This study is a welcome and necessary revision of the origins, intentions, and legacy of liberal republicanism.  The Doom of Reconstruction provides a solid case study of why New Political Historians' attempt to understand Reconstruction era politics through demographics and voting patterns should be revised to include a more nuanced analysis of mid-nineteenth-century politics.  Furthermore, the author provides a solid foundation for future political historians of the Civil War and Reconstruction to build on.

Despite its many strengths, though, readers familiar with the era will leave this study with some important reservations.  There is no question that this study improves the reputation of the twenty-three individuals Slap identifies as the liberal republican leadership, yet he is not able completely to reverse the well-rehearsed historiographical charge of liberal republican elitism.  In fairness to the author, he does point out that the leaders were indeed elites, but he runs into an important stumbling block by asserting that their status as elites did not influence their political actions.  Proof of this is his statement that "while few people went to college [in antebellum America], the vast majority of the liberal republicans attended some of the country's best colleges and universities" (p. xxiii).  Therefore, liberal republican ranks were infused with aristocratic readings and theories about how American society should operate in relation to classical republicanism.  Moreover, the author's conclusion that liberal republicans were the catalyst that ended Reconstruction in 1877 is problematic.  Heather Cox Richardson's groundbreaking study The Death of Reconstruction:  Race, Labor, and Politics in the Post-Civil War North, 1865-1901 (2001) provides solid proof that if questions of race, class, and politics are analyzed together the loss of Republican control of the South did not stop national debates about Reconstruction, nor did it completely destroy opposition to southern Democrats after 1877.  Other well-known studies, like Glenda Elizabeth Gilmore's Gender and Jim Crow:  Women and the Politics of White Supremacy in North Carolina, 1896-1920 (1996), illustrate that the transition from the Reconstruction era to the Jim Crow South was a gradual process that was not a foregone conclusion until as late as the early twentieth century in some southern states like North Carolina.  Richardson's and Gilmore's studies are only a small sampling of an expanding historiography that proves why historians must stop using 1877 as an endpoint for Reconstruction.  Although Slap cites Richardson's study, his analysis of the liberal republicans does not refute studies that carry Reconstruction far beyond Hayes's administration.  Readers will not leave this study with much confidence that liberal republicans were the driving force that ended Reconstruction.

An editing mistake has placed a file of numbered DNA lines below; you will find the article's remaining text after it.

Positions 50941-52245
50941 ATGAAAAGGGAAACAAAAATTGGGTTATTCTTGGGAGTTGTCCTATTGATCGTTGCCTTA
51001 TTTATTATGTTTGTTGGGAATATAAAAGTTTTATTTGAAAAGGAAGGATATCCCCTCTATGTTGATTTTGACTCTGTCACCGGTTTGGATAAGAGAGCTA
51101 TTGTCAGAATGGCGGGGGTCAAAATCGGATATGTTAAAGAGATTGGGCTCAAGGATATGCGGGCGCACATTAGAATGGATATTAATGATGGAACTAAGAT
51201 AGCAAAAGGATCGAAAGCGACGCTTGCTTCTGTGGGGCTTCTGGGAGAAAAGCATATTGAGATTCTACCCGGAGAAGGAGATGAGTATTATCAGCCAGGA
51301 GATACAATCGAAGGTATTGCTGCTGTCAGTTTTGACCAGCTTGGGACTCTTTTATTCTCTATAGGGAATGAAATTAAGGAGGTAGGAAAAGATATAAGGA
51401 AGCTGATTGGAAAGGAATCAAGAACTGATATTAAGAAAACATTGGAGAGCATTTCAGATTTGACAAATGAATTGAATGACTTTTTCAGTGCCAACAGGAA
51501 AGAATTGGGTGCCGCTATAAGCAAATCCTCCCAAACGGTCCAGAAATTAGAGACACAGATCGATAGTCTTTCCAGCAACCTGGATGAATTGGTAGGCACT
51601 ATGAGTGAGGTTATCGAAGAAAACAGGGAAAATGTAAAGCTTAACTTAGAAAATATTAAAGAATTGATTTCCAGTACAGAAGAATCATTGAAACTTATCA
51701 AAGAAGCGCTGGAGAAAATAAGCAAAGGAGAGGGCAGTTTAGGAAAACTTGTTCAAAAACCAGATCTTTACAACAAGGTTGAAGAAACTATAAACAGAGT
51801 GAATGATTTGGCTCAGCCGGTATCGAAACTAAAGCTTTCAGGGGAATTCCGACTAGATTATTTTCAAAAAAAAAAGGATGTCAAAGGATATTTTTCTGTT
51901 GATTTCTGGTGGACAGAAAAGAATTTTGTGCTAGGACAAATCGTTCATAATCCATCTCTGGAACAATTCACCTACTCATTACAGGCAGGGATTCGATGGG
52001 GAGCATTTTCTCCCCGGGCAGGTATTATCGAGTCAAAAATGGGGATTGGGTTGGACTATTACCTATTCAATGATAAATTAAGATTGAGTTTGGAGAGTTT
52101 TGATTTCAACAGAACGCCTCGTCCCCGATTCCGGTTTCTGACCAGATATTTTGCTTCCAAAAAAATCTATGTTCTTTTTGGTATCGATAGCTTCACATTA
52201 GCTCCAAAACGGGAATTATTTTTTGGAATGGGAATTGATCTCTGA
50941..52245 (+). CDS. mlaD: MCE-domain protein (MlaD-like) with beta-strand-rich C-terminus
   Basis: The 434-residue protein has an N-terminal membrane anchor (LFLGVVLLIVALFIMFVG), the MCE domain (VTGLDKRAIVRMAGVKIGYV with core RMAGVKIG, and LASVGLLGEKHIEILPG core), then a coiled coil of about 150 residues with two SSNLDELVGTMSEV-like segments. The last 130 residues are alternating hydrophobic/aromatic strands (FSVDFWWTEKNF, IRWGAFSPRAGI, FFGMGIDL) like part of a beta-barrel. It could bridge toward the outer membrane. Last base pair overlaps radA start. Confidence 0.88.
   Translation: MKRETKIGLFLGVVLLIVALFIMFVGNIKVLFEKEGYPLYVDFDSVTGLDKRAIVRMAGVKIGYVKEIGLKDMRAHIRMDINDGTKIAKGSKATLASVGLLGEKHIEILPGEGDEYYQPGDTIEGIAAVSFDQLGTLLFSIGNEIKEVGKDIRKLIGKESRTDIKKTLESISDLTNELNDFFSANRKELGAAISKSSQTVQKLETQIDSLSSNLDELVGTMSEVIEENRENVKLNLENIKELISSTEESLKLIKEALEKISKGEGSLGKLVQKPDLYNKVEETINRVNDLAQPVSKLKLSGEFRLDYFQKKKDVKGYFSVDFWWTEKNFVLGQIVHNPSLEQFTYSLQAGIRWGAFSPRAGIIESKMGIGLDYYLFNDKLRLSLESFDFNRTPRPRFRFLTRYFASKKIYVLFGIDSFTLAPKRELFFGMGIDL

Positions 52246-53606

The Doom of Reconstruction provides a necessary revision of liberal republicans' place in Reconstruction era politics.  Slap offers an engaging and well-researched narrative that differentiates between the prolonged evolution, development, and political machinations of the liberal republican movement and the Liberal Republican Party.  Because of this, political historians or graduate students studying Reconstruction should read this study.


[1]. The author uses the term "liberal republican" in lowercase to differentiate between the movement and the political party, which he capitalizes.  I will do the same throughout this review.

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Citation: Chris Fobare. Review of Slap, Andrew L., The Doom of Reconstruction: The Liberal Republicans in the Civil War Era. H-CivWar, H-Net Reviews. October, 2009. URL: